Decoration

For decorating the plates and pots, pottery makers used to draw geometric elements such as the dot, the sinewy line, the circle, the spiral, the cord, the chess board as well as symbols such as the two-headed eagle, the stag, the bear with ram horns, the bird, the grape, the tulip, the sun flower, the pomegranate in abstract shapes. The most often encountered motif is the grape, as symbol of Christianity, wealth, abundance and joy, but also the grape vine, especially in wine-growing regions. Bird motifs are also present on a cobalt blue background. The crow, the chicken, the partridge were represented individually or as part of a composition (e.g. the bird hunting for a worm, which can actually be considered a classic ornament of Transylvanian cobalt blue ceramic). Top quality vessels were made to order, for weddings, birthdays, and other celebrations. In such cases, the pieces have the year, the names and the initials of the person who issued the order written down on them.*

Technique

The technique is currently under debate. Some researchers claim that this type of ceramic must have been produced using the "sgraffito" technique. This consists in the application of two layers of angobo (ceramic paste used for finishing pottery pieces) of different colors on the pot, and scratching the upper layer so that the bottom layer becomes visible through the scratches. The craft made of clay, in the blooming state, was given with a white angobe, after which another blue angobo was applied. After drying the second layer, the decorative pattern would be engraved, so that the white layer beneath would have appeared on the surface. It would be followed by gilding with a transparent, colorless enamel and, at the end, the bowl would be burned. Other researches have developed a new theory, according to which it is not the "sgraffito" but the "batik" technique that creates the desired effect. "Batik" means drawing the ornaments with fluid, hot beeswax and then covering the whole pot with blue enamel. The enamel does not adhere to the parts where beeswax had been applied, and so the patterns keep the color of the base. Although the method of making the Saschiz blue ceramic decoration is a controversial topic, it is distinguished by the perfect shape and processing technique at a level rarely reached. After 1815 these pieces, of special value, were imitated, but without reaching the original artistic standard of the pottery makers *.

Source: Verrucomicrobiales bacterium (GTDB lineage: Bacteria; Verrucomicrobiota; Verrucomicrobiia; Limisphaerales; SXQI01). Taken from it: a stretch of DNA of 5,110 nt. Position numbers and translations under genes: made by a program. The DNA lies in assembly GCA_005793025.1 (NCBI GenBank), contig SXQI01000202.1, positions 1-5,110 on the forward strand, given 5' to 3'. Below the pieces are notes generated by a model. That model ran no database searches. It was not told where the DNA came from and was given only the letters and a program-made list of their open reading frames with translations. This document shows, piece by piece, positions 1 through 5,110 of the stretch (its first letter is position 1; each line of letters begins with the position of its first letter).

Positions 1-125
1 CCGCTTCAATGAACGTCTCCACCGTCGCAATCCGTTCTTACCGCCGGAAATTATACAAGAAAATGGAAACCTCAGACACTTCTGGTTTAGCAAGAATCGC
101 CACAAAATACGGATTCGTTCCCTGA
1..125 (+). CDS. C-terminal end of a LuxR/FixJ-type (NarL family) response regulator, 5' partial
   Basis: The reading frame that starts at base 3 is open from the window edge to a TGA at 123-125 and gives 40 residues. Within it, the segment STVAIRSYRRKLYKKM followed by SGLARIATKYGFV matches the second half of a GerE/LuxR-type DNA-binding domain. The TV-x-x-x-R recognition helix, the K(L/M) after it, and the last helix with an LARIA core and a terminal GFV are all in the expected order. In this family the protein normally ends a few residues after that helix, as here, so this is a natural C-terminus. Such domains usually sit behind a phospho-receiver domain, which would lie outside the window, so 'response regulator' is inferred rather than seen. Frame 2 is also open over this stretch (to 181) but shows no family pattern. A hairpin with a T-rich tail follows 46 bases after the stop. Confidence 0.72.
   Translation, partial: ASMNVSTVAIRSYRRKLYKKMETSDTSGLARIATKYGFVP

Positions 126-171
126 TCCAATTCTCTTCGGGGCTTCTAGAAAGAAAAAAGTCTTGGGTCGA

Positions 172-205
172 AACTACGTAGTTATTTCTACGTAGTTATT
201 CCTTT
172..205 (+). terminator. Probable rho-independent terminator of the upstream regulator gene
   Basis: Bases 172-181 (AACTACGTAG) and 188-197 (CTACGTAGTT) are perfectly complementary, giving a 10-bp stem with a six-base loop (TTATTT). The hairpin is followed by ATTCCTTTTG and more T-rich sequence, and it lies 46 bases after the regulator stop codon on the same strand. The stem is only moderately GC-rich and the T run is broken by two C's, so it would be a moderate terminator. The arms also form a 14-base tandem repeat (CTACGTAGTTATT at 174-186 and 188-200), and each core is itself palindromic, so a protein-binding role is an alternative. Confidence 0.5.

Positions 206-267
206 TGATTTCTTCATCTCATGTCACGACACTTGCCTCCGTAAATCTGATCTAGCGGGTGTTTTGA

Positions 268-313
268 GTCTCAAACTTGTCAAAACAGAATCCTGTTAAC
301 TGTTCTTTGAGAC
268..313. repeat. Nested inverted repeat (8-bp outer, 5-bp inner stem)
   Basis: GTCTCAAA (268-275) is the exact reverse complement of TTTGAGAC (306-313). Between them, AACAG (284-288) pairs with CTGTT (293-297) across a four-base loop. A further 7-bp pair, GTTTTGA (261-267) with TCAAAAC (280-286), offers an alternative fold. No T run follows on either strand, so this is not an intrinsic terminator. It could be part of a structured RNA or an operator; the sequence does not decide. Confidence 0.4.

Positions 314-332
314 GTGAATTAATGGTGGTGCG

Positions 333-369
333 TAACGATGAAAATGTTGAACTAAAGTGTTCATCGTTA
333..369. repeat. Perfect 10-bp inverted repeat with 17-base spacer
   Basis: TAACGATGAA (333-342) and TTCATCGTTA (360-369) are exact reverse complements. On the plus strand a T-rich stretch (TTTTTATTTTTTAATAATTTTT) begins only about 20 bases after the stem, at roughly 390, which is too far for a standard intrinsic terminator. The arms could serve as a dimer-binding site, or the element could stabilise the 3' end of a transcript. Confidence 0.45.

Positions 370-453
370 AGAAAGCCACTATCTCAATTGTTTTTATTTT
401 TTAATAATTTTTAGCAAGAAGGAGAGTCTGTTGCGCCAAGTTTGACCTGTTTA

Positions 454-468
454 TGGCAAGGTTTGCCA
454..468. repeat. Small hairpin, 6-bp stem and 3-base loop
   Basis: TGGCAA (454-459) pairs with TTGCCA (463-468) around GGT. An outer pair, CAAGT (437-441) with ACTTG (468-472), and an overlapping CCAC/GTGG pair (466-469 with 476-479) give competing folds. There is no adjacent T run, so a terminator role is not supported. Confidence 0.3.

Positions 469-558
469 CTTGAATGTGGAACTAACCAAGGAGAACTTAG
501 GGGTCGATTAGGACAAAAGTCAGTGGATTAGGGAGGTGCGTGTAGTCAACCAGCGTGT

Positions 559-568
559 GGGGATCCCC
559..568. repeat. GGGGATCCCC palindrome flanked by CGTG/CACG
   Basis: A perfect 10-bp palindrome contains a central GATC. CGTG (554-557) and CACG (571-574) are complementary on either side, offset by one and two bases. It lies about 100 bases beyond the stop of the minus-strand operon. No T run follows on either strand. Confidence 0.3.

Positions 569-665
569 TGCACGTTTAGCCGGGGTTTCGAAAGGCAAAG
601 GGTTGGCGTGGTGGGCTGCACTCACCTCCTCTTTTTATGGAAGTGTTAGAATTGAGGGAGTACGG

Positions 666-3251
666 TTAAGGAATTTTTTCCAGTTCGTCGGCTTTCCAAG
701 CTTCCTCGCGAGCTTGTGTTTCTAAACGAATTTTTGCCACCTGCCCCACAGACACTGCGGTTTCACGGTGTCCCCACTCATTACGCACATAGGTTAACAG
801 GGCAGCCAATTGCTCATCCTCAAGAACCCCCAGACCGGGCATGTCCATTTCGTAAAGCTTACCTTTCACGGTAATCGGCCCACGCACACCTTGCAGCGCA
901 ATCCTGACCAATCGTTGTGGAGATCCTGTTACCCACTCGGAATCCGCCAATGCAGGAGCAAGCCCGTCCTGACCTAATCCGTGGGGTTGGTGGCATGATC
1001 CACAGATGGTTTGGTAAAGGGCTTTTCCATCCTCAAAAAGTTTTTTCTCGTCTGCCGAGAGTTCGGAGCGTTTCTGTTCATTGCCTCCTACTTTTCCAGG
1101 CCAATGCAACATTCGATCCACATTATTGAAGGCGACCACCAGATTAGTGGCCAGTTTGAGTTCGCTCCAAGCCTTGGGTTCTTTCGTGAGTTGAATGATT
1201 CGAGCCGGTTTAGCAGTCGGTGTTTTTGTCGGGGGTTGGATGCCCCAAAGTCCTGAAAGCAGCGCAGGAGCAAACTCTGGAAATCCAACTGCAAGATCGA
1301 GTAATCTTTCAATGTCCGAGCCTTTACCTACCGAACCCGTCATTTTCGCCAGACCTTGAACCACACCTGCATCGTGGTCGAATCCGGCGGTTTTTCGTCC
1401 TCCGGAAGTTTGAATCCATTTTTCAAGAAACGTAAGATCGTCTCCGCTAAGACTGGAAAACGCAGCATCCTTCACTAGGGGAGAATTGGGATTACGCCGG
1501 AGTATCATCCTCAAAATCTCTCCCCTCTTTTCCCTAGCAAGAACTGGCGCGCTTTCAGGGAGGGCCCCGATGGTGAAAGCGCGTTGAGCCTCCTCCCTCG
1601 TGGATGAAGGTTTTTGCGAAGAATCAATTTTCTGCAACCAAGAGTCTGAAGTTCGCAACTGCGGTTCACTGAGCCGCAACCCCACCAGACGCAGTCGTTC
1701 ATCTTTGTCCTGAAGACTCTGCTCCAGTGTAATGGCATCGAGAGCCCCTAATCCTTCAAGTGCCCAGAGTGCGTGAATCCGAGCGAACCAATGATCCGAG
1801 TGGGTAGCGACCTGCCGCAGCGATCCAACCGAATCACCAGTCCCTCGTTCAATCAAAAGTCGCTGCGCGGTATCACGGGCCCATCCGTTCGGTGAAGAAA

Related Projects

Revival of the old crafts - Saschiz Pottery Workshop

Training of young people from the Saxon Villages region of Transylvania in pottery skills in order to revive the old Saschiz pottery centre renowned for its blue ware since the 1700s.
Funded by : Camelia Botnar Foundation
Project Duration: 2012 - 2017 (5 years)

Want to support our projects?

Our Strategic Partners

Biodiversity conservation and community development in Transylvania
TOP